International Convention Against the Recruitment, Use, Financing and Training of Mercenaries

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On October 20th, 2001, the Special Rapporteur on the use of mercenaries of the Commission on Human Rights of the United Nations, Enrique Bernales Ballestros, announced the entry into force of the International Convention against the Recruitment, Use, Financing and Training of Mercenaries. [1]

The Convention was adopted by the General Assembly on December 4th, 1989 and remained in limbo waiting for ratification by a necessary twenty-two States to become international law. As of 1998, only sixteen States had ratified it leading Ballestros to warn this delay was "facilitating the growing new phenomenom of mercenarism", and that mercenary activities "have been involved in, inter alia, terrorist attacks and illicit trafficking."[2]

Concerning the right of people to self-determination on October 28th, 1998, the Third Committee of the General Assembly noted:

  • Alarm and concern concerning the danger activities of mercenaries constitute to peace and security in developing countries, particularly in Africa and in small States
  • Deep concern "about the loss of life, the substantial damage to property and the negative effects on the polity and economies of affected countries resulting from mercenary aggression and criminal activities"
  • The recruitment, use, financing and training of mercenaries are causes for grave concern to all States
  • That, "notwithstanding the way in which mercenaries or mercenary-related activities are used or the form they take to acquire some semblance of legitimacy, they are a threat to peace, security and the self-determination of people and an obstacle to the enjoyment of human rights by peoples"[3]

The Convention defines a mercenary as any person who:

  • Is specially recruited locally or abroad in order to fight in armed conflict
  • Is motivated to take part in the hostilities essentially by the desire for private gain and, in fact, is promised, by or on behalf of a party to the conflict, material compensation substantially in excess of that promised or paid to combatants of similar rank and functions in the armed forces of that party
  • Is neither a national of a party to the conflict nor a resident of territory controlled by a party to the conflict
  • Is not a member of armed forces of a party to the conflict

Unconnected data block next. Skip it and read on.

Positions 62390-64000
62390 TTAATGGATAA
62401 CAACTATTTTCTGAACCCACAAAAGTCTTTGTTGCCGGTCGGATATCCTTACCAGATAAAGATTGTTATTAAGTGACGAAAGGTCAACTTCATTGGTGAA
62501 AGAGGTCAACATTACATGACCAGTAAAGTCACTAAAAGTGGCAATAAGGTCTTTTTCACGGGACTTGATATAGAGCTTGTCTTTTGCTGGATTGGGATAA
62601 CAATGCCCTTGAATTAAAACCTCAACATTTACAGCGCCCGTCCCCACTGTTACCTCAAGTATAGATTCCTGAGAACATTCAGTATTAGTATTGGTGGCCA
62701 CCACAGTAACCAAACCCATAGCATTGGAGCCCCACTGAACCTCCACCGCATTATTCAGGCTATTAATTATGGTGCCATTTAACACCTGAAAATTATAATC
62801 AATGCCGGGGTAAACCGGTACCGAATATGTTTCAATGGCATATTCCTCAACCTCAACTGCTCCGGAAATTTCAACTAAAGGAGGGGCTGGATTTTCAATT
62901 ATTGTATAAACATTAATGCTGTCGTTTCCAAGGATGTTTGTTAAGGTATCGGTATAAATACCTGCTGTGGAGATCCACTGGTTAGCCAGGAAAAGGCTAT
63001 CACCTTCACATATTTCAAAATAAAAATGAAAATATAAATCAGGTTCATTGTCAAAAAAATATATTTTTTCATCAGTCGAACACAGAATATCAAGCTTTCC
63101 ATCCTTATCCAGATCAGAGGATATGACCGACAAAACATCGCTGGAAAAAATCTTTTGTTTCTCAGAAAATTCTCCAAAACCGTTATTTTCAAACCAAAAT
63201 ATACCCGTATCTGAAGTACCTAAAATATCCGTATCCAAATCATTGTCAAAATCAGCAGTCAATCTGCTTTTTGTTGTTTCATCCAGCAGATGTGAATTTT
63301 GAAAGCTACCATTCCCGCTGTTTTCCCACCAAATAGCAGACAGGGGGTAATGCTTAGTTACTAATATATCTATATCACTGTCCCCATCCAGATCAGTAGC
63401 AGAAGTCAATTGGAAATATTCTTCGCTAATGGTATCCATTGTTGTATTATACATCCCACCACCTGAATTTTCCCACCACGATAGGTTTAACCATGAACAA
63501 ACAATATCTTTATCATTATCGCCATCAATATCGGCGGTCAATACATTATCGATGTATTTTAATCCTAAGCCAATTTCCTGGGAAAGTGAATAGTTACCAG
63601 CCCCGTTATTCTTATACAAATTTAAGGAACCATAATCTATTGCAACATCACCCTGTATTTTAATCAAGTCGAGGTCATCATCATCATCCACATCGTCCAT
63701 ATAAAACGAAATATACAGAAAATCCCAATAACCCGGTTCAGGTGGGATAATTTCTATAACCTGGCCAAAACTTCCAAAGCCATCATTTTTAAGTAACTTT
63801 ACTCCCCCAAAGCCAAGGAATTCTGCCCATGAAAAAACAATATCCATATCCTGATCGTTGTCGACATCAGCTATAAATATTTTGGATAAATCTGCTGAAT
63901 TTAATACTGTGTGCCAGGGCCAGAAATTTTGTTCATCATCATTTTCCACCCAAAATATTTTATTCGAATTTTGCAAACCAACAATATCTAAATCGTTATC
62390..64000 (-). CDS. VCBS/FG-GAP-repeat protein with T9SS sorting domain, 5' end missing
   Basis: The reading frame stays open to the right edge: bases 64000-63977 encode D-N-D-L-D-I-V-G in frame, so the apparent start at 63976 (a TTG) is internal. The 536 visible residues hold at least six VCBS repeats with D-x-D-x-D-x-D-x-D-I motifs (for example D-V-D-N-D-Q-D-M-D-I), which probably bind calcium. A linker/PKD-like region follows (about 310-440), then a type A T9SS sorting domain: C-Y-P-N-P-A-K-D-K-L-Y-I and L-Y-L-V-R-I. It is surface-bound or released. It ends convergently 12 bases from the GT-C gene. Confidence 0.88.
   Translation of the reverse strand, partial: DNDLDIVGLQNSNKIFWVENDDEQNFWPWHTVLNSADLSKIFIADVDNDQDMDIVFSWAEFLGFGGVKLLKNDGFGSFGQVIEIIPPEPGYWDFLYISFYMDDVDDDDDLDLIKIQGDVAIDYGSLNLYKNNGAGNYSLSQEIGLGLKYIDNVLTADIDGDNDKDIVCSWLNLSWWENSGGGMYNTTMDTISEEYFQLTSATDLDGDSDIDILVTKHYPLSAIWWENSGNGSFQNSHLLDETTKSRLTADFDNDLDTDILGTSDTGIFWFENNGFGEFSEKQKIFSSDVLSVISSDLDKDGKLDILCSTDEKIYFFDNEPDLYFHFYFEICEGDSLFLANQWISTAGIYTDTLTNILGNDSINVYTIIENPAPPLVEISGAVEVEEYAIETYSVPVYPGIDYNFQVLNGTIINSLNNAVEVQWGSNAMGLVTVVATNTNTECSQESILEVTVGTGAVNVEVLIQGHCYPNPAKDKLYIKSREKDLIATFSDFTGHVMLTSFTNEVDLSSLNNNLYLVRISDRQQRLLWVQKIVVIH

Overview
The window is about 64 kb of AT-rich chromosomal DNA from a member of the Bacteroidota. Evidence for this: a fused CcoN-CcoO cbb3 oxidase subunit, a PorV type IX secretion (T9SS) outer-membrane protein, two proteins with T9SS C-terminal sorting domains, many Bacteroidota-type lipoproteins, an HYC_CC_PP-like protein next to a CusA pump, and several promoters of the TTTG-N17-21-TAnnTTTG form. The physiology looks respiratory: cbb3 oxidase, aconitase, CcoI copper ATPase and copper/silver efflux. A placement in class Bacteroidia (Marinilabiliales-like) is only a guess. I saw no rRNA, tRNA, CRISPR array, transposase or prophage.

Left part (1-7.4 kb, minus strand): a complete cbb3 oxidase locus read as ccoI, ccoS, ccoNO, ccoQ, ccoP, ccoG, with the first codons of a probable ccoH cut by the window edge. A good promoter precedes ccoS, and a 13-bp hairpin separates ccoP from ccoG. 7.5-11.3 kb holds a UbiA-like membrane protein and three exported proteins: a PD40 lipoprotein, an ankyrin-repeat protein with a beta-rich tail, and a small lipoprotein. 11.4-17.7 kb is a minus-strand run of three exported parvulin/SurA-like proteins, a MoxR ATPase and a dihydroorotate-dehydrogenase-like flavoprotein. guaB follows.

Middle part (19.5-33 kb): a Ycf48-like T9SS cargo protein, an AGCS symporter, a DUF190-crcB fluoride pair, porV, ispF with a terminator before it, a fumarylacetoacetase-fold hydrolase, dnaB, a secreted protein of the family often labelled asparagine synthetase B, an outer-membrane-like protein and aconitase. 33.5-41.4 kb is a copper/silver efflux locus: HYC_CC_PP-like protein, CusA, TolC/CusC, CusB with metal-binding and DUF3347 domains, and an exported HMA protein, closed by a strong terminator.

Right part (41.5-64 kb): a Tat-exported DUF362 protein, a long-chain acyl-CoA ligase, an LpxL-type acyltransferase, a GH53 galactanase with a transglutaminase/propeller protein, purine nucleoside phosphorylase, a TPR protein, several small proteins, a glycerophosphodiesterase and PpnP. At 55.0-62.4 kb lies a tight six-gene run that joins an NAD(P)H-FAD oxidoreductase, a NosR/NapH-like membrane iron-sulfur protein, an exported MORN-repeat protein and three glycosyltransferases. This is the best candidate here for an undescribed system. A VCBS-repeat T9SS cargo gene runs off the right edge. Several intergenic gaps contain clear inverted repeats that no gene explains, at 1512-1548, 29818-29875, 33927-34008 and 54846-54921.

• Has not been sent by a State which is not a party to the conflict on official duty as a member of its armed forces

States party to the convention affirm "that the recruitment, use, financing and training of mercenaries should be considered as offences of grave concern to all States and that any person committing any of these-offences should be either prosecuted or extradited"; and

Are concerned "at new unlawful international activities linking drug traffickers and mercenaries in the perpetration of violent actions which undermine the constitutional order of the States"; and

Are convinced that the adoption of this convention "would contribute to the eradication of these nefarious activities and thereby to observance of the purposes and the principles enshrined in the Charter"; and

Are "convinced of the necessity to develop and enhance international co-operation among the States for the prevention, prosecution and punishment of such offenders."[4]

The twenty-two States that have completed the constitutional procedures that bind them to the Convention are: Azerbaijan, Barbados, Belarus, Cameroon, Costa Rica, Croatia, Cyprus, Georgia, Italy, Libya, Maldives, Mauritania, Qatar, Saudi Arabia, Senegal, Seychelles, Suriname, Togo, Turkmenistan, Ukraine, Uruguay and Uzbekistan.

The nine other States that have signed but not ratified it are: Angola, Congo, Democratic Republic of Congo, Germany, Morocco, Nigeria, Poland, Romania and Yugoslavia. The United States has not signed.

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